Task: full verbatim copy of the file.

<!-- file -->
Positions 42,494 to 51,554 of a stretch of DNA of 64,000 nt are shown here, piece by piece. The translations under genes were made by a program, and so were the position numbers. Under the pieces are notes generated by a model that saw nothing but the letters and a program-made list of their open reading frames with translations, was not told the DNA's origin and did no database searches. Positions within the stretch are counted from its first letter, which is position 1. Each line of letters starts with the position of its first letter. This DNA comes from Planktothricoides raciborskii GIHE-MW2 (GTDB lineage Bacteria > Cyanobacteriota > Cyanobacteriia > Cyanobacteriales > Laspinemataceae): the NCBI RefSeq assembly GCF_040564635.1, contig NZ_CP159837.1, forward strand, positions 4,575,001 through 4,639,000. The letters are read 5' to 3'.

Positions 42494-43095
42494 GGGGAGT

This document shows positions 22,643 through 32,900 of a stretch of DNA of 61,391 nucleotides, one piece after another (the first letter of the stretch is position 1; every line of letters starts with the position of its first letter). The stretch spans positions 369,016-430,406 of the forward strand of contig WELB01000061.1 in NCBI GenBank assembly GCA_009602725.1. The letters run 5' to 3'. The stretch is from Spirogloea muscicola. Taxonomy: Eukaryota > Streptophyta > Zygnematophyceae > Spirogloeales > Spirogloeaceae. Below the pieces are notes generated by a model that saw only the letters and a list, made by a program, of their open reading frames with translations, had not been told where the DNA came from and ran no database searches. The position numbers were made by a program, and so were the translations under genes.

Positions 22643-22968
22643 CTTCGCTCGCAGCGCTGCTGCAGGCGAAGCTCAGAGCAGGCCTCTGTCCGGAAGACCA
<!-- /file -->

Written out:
Positions 42,494 to 51,554 of a stretch of DNA of 64,000 nt are shown here, piece by piece. The translations under genes were made by a program, and so were the position numbers. Under the pieces are notes generated by a model that saw nothing but the letters and a program-made list of their open reading frames with translations, was not told the DNA's origin and did no database searches. Positions within the stretch are counted from its first letter, which is position 1. Each line of letters starts with the position of its first letter. This DNA comes from Planktothricoides raciborskii GIHE-MW2 (GTDB lineage Bacteria > Cyanobacteriota > Cyanobacteriia > Cyanobacteriales > Laspinemataceae): the NCBI RefSeq assembly GCF_040564635.1, contig NZ_CP159837.1, forward strand, positions 4,575,001 through 4,639,000. The letters are read 5' to 3'.

Positions 42494-43095
42494 GGGGAGT

This document shows positions 22,643 through 32,900 of a stretch of DNA of 61,391 nucleotides, one piece after another (the first letter of the stretch is position 1; every line of letters starts with the position of its first letter). The stretch spans positions 369,016-430,406 of the forward strand of contig WELB01000061.1 in NCBI GenBank assembly GCA_009602725.1. The letters run 5' to 3'. The stretch is from Spirogloea muscicola. Taxonomy: Eukaryota > Streptophyta > Zygnematophyceae > Spirogloeales > Spirogloeaceae. Below the pieces are notes generated by a model that saw only the letters and a list, made by a program, of their open reading frames with translations, had not been told where the DNA came from and ran no database searches. The position numbers were made by a program, and so were the translations under genes.

Positions 22643-22968
22643 CTTCGCTCGCAGCGCTGCTGCAGGCGAAGCTCAGAGCAGGCCTCTGTCCGGAAGACCA